This week’s Sunday Stills challenge theme is ‘Again the Solstice.’ See more responses here. I didn’t have any good ideas for illustrating the solstice so, instead, plumped for photos taken on the solstice.
The top photo, I’ve run before in 2019, but who doesn’t love a grumpy cat? The second photo, from 2021, is of a royal palm amongst other tropical foliage. These palms can grow to 70 feet tall and look very stately when planted in a row. This one was quite a bit smaller.
The bottom two photos show a Fiery Skipper butterfly on a Mesembryathemum flower in 2020, and a Pacific Day Octopus hunting in the company of a goatfish back in 2018.
Sometimes one has to swim a while before seeing something of interest in the water. On this occasion, I saw two Pacific Day Octopuses within 20 feet of the entry ladder. I liked how this one caught the sunlight as it perched on the side of the rock.
Let’s face it, octopuses are just plain odd. They change color in an instant. They disappear while you’re looking at them. They shoot off with surprising speed. They disappear into cracks where you wouldn’t think you could lose a paperclip. And, while looking right at them, they will change shape, oozing out tentacles to redistribute themselves in some other place.
Posted in response to this month’s Becky’s Squares challenge theme of ‘Odd.’ See more responses here.
The easiest way to spot an octopus is to see it swimming (top photo). They’re not large creatures but they’re quite distinctive when they swim.
If they’re not swimming, one thing to look for is certain fish, such as goatfishes and jacks, just hanging around in a spot for no apparent reason. When these fish are hunting alone, they tend to be more active in probing the rocks and trying to disturb prey. But when they’re hunting with an octopus, they seem more content to let the octopus do the work and snapping up whatever emerges. I’ve found that goatfishes are particularly helpful as an octopus indicator.
A while back, there were videos online of an octopus apparently punching a goatfish. I wasn’t surprised by this. The octopuses I’ve seen don’t seem best pleased by the presence of goatfishes. Part of this might be down to feeling that the goatfishes are not pulling their weight in the hunt. But another factor might be that if goatfishes give away their position, for the octopus that can be fatal.
Octopus is a popular food in Hawaii and has long been so. If I’ve learned to look for goatfish as an indicator of their presence, then no doubt spear fishermen have too. These days, if I see an octopus when anyone’s spear fishing nearby, I don’t do anything to draw attention to it.
The reddish color of this day octopus is an indication that I had startled it. If it felt threatened, it would turn white. I like how the patterns on the rock it’s on looks like sucker marks from its tentacles.
A couple of days ago, I saw an octopus while snorkeling. It was on a vertical face of rock and when I showed up it slipped around the corner out of sight. I followed and could see it had gone into a recess there. I saw a tentacle moving and then, moments later, a round white thing appeared, a tentacle clasped around it.
I was mystified. I thought it might be the remains of an urchin or something. The white globe disappeared back into the depths. Moments later it appeared out of the side of the recess and it quickly became clear that the round white balloon was the head of another, completely white octopus. This white coloration is adopted when an octopus is feeling aggressive or threatened.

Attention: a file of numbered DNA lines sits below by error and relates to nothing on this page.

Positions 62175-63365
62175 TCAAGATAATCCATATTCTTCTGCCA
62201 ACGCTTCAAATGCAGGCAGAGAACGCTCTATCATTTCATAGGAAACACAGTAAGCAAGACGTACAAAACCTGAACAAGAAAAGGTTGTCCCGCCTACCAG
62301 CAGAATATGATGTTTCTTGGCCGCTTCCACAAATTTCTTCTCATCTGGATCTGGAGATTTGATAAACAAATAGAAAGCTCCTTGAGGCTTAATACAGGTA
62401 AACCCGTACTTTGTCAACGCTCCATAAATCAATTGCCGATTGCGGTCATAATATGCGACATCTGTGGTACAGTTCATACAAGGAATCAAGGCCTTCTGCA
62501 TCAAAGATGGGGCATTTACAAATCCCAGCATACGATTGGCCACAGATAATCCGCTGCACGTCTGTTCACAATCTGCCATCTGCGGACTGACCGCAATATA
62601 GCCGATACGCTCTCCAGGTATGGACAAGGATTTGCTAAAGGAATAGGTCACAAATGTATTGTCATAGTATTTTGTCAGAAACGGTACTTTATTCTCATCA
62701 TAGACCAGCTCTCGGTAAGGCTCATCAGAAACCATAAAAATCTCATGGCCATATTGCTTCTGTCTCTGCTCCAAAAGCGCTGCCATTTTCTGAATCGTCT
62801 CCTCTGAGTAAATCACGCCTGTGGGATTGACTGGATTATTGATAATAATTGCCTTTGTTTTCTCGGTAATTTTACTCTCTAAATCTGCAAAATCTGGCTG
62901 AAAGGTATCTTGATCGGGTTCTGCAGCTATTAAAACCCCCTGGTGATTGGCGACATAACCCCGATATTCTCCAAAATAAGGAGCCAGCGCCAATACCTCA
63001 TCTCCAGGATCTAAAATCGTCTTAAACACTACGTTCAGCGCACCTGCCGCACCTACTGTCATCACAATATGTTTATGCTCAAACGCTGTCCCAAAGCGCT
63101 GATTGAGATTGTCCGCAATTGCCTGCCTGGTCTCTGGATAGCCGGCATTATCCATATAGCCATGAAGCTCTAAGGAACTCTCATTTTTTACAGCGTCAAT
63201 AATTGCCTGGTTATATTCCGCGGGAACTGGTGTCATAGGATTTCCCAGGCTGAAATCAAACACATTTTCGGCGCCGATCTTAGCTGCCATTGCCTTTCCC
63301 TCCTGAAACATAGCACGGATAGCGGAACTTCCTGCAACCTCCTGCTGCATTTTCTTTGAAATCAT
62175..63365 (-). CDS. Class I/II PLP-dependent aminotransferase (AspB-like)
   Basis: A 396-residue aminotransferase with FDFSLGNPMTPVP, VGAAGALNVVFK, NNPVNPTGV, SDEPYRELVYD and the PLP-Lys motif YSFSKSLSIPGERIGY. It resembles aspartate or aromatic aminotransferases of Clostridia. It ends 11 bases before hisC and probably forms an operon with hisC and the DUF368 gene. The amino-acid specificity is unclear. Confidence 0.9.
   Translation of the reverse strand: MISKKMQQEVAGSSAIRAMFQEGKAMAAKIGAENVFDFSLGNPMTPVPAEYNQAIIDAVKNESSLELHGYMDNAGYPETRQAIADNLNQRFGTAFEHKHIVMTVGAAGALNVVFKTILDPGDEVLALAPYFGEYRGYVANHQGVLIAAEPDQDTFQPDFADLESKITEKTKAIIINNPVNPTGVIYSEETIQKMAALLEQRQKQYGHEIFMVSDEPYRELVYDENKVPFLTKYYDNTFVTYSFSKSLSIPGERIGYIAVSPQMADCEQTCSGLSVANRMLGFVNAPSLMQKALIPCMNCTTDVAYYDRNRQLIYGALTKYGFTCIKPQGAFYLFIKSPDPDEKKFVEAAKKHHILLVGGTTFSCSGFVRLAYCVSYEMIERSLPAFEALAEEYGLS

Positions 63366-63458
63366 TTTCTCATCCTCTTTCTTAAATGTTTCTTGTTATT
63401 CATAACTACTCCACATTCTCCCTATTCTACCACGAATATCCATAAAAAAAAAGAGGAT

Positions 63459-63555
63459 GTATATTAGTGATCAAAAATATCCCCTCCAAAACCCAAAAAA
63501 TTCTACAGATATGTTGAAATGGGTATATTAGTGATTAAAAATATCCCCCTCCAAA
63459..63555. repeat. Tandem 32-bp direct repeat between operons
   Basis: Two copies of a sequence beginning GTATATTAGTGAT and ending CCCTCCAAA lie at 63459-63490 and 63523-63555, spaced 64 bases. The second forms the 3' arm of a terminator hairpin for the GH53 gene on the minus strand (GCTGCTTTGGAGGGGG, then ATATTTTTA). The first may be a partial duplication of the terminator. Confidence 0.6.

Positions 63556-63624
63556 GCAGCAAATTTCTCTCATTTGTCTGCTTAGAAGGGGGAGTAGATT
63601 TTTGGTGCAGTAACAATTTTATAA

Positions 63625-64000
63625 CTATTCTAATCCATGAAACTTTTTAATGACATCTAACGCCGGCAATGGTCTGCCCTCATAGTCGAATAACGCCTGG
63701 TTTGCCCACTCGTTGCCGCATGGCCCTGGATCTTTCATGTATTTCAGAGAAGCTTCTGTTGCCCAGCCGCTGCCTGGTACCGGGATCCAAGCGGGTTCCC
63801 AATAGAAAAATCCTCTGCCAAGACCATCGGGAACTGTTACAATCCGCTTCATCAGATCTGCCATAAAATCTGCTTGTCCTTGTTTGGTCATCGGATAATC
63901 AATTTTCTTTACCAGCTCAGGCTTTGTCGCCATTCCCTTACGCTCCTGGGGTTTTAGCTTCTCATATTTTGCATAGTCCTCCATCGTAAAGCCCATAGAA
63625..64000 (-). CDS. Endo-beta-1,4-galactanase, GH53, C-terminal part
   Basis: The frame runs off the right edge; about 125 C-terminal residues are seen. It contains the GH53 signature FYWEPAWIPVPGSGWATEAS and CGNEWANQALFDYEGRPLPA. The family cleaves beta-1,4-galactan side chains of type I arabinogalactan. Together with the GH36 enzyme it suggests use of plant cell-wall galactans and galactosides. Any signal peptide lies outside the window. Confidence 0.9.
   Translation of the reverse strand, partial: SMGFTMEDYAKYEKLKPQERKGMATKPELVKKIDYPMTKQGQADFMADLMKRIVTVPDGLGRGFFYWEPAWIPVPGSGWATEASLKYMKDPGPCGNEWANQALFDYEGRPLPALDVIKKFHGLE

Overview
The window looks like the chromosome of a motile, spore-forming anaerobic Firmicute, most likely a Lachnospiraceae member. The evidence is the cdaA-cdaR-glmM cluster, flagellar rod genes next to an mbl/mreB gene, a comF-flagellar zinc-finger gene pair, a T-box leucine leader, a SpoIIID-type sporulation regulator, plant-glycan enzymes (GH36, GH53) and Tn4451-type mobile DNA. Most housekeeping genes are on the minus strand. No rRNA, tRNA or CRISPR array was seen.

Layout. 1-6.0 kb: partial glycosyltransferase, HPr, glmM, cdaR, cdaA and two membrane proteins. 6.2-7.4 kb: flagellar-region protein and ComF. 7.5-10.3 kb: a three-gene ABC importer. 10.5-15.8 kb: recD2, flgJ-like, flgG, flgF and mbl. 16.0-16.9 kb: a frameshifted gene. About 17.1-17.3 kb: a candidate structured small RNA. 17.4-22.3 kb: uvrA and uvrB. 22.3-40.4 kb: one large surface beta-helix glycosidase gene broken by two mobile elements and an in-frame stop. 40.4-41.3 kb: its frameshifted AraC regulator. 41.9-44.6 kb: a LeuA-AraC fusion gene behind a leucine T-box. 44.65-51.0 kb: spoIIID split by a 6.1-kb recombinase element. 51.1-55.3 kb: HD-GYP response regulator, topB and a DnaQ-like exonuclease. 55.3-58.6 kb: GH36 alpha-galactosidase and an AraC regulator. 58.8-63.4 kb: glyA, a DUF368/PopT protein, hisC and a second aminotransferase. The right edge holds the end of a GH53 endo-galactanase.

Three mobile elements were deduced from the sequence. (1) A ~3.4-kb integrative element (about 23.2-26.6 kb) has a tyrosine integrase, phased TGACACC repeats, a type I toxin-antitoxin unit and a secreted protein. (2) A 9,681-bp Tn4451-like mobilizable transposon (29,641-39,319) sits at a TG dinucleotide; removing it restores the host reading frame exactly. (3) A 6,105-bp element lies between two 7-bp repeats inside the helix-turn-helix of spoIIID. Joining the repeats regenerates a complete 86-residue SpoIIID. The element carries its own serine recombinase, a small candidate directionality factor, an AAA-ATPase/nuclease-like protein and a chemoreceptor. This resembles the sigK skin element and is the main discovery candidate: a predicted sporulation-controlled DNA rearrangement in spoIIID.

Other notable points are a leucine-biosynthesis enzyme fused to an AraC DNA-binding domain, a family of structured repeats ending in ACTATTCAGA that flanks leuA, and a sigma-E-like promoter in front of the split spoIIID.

After a brief flurry of tentacles the white octopus disengaged, shot away a short distance, and changed color again as it landed on a rock. The octopus I’d first seen appeared again at the entrance of the recess. There was a little more to and fro before the evicted octopus gave up and moved away and the first octopus slipped back into the depths of the recess. My take on this was that the octopus I saw first wasn’t happy to find the other octopus in its lair and turfed it out.
The top photo shows the evicted octopus gathering itself after being run off. The second photo shows it on the move, still with the white coloration. The third photo shows the victor in the dispute, looking a little smug if I may say so.
I was almost done with my swim yesterday when I noticed this small day octopus sneaking into this crack. It was shallow there so I got a decent photo of the octopus watching me. Then I swam on a few feet. The octopus, as they do, emerged from its hideaway, so I quickly turned and got the second photo. I can be kind of sneaky, too.
Posted in response to Becky’s October Squares challenge theme of ‘Kind.’ See more responses here.
Last week I posted some octopus photos here. A few days after taking those photos, I had another octopus encounter which I enjoyed a good deal.
I swam over a rocky ledge and saw an octopus in the middle of a large, flat rock. The rock was pale, but speckled and the octopus was quite white with brown markings. When an octopus gets angry it will flush white, but that wasn’t what was happening with this one. Its paleness was an attempt to blend in.
I stopped and the octopus froze. I took a couple of photos. There was another rock a short way away with a dark area where it overlapped the rock the octopus was on. Very slowly, the octopus oozed out a tentacle toward that dark area (top photo). Once the tip reached the shadow it appeared to drop anchor. Then the body of the octopus followed, hauled along on that anchored tentacle. A few moments later, the bulk of the octopus reached the shadows and slipped from view.
It was a slow, deliberate process and I couldn’t help laughing to myself. It appeared as though the octopus hoped that by sliding off in this incremental way I wouldn’t notice its departure. Such a pretty octopus though.